The TPers are also much more likely to have voted. This might be good news for Democrats – these people voted in 2008 and they didn’t vote for Democrats and the Republicans STILL got swamped.

  6. Steve Stein

    Oh, one more interesting thing – 47% of Tea Partiers don’t think Palin would be an effective President.

    If that’s her BASE, I don’t think that’s a good number.

  7. Al Quint

    Dan… LOL about Michael Graham. And when I saw him on Emily Rooney’s show last night (from a report), I was getting dizzy watching him swing his hands around. I’ve taken to calling him the “Graham the Gesticulator.”

    1. Dan Kennedy Post author

      @Al: Has Graham ever gotten over the notion that the driving laws should somehow not apply to him? I haven’t listened to him in ages, mainly because I’m afraid my windshield will shatter when he gets excited.

  8. Renee Aste

    @Steve

    As someone finds Palin likable, I agree she shouldn’t run for President. It was unfortunate of McCain to pick her as a running mate, when she had little record being only two years of governor and had limited time to catch up on the issues. Individuals who seek nation wide offices, like President/Vice President do their homework a good year in advance. She was placed in a situation where I believe even the most intelligent person couldn’t get caught up on all the issues.

    After the election, she was placed in a situation where she didn’t believe she could govern Alaska effective due to media outlets overwhelming coverage of every aspect of her life. She stepped aside, which is a good thing for her state. Unfortunate though because she was not able to prove or disprove herself as a capable leader.

  9. BP Myers

    Dan Kennedy says: Has Graham ever gotten over the notion that the driving laws should somehow not apply to him?

    I was caught up in the same thing that snagged Graham, though fortunately, I didn’t need to be pulled over to learn my license had expired. It might have been a retail clerk who pointed it out.

    It pissed me off to no end that they ended notification, which they apparently announced in the “public notices” section of newspapers announcing divorces and such. I had no idea.

    What the hell are we paying for?

  10. Sean Griffin

    What’s even more alarming, some Tea Party protesters who showed up in D.C. today found former SNL cast member Victoria Jackson’s song “There’s a Communist in the White House” entertaining:

  11. Steve Stein

    @Renee – A few things about your comment don’t make sense to me. “She was placed in a situation where even the most intelligent person couldn’t get caught up on the issues”? Well, OK, but if she had to play catch-up, why did she accept the gig in the first place? No one held a gun to her head!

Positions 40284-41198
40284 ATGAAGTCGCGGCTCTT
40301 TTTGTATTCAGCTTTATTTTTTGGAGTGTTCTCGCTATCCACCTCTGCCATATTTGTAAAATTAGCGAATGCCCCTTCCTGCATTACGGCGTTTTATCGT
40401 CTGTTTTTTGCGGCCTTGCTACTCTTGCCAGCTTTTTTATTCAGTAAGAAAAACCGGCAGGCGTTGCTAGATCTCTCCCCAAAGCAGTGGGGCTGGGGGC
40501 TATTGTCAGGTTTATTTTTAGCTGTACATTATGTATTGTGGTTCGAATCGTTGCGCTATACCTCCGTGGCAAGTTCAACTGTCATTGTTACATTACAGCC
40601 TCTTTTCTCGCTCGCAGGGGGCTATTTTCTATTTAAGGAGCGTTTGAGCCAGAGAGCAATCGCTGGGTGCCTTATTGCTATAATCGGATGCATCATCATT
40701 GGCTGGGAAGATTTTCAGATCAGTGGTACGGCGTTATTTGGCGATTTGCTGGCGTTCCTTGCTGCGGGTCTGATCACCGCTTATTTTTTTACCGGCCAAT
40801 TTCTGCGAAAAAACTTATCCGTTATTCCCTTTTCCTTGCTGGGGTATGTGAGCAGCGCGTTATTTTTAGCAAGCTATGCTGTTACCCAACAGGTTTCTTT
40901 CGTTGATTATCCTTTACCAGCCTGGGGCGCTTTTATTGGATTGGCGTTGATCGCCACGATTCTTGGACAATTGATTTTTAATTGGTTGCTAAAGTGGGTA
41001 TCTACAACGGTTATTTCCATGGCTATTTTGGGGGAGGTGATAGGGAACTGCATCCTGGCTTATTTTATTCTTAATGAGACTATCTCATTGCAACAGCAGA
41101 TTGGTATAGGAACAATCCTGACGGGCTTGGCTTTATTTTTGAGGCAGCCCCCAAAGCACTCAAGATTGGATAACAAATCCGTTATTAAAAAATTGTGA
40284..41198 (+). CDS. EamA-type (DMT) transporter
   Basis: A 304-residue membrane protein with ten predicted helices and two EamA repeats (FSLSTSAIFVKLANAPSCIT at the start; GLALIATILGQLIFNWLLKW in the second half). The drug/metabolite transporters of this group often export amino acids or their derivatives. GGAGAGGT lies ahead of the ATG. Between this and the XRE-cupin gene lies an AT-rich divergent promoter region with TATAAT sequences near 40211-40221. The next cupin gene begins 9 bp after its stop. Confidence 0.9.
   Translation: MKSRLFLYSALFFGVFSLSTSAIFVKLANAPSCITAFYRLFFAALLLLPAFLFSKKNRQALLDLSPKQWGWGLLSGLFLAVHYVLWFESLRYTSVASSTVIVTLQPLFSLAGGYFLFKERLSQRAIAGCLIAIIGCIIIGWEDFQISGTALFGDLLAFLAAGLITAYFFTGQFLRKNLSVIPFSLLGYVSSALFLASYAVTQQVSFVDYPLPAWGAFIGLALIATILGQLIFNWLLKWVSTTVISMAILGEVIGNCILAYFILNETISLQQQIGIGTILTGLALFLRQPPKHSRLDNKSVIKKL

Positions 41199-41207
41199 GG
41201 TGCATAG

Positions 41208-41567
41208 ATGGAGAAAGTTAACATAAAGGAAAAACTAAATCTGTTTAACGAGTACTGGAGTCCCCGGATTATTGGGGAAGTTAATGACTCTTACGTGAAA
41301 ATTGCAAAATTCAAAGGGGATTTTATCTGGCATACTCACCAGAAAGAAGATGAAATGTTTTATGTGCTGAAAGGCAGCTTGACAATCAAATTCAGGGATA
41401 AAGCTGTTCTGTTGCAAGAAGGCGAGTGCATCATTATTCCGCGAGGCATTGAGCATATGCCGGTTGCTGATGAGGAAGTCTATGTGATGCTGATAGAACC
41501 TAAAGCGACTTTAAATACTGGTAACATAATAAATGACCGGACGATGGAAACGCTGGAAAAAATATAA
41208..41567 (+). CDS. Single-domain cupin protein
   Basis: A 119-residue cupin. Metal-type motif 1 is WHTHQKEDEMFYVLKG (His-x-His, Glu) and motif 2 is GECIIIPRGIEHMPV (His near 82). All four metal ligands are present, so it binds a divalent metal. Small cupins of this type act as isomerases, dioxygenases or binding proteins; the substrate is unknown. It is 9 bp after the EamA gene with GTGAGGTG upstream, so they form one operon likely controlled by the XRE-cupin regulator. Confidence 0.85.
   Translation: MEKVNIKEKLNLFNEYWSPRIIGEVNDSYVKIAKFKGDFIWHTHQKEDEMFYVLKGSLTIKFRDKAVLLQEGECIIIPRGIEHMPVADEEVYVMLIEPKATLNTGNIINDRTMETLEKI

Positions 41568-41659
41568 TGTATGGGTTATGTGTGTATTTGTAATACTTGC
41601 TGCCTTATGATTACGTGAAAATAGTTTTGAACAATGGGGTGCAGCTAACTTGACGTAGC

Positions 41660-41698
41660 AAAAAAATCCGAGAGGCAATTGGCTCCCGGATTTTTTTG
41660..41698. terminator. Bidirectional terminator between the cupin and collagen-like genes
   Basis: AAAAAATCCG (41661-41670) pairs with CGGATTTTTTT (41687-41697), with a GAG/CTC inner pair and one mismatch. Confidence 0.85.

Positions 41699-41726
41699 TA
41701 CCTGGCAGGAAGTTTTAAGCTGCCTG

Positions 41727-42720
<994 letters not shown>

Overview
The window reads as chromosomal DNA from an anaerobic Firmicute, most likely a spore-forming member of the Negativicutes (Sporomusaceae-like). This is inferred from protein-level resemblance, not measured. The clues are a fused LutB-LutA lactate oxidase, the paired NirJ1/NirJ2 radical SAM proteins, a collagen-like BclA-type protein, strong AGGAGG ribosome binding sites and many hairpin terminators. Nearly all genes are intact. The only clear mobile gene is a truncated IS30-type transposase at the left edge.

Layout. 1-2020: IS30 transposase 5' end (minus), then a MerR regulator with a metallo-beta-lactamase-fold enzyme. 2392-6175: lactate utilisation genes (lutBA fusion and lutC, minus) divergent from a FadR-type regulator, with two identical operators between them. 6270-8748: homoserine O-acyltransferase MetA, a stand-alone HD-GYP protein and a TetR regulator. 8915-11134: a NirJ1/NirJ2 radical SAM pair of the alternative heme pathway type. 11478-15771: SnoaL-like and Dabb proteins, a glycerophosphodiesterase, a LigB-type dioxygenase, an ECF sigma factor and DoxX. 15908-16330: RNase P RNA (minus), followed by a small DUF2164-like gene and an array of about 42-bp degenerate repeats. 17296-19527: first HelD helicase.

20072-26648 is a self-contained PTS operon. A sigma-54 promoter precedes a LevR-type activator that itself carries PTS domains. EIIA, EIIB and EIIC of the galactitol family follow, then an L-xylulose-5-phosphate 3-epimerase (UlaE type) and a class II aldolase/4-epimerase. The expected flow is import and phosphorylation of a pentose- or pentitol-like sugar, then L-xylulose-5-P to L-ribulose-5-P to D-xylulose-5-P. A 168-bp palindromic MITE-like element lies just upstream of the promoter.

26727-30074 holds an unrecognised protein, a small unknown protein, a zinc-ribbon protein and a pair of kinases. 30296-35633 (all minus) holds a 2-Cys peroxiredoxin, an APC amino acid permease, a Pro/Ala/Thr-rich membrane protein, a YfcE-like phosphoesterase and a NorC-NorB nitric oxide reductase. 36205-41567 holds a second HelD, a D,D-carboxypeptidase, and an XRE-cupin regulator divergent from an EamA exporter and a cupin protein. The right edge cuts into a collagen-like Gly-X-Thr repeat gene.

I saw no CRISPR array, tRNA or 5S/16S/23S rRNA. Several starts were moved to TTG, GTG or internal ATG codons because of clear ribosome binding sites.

She stepped aside as governor because of media coverage of her life? How do you know that? I think she quit because she saw the chance to make big bucks, and Alaska was too small a place for her. That appears to be the more plausible answer.

  12. Al Quint

    @Sean… Victoria WHO? My gosh, between her voice and Sarah Palin’s, I imagine there were more than a few shattered windows in the area.

    I know that she’s been making the right-wing rounds for some time now. What’s sad is I posted that video on one of my “social networking” page this week, as well as a clip where she called Obama a communist and people thought it was some Onion or Andy Kaufman-esque satire.

  13. Rich Kenney

    Uh oh. Now, because I believe in a lot of the tea party positions, and I’m a white Republican, I’ve been called out for associating with a hate group. Hell, I might even be a racist myself, huh, Dan?

    I think you are engaging in hate speech for making those insinuations. One thing I am learning from you is that you are incapable of civil discourse. You are quick to denigate anyone with a differing opinion. That tells me a lot.

    1. Dan Kennedy Post author

      @Rich: Let’s see … I have not accused you of engaging in hate speech, but you have now accused me of engaging in hate speech. And I’m the one who’s not civil? OK. We all need our rationalizations, I suppose.

  14. Rich Kenney

    You have lumped me into a group. The whole point of your post was to lump people into a group. The whole point of your post was to suggest that the group had racist tendencies. I thought this was a different kind of blog, that’s all.

  15. L.K. Collins

    There are two lumps.

    A lump for those with whom Dan agrees (the all-seeing/all-knowing elite), and another for those with whom he doesn’t (the loonies).

    He protests otherwise, but his musings are a dead giveaway.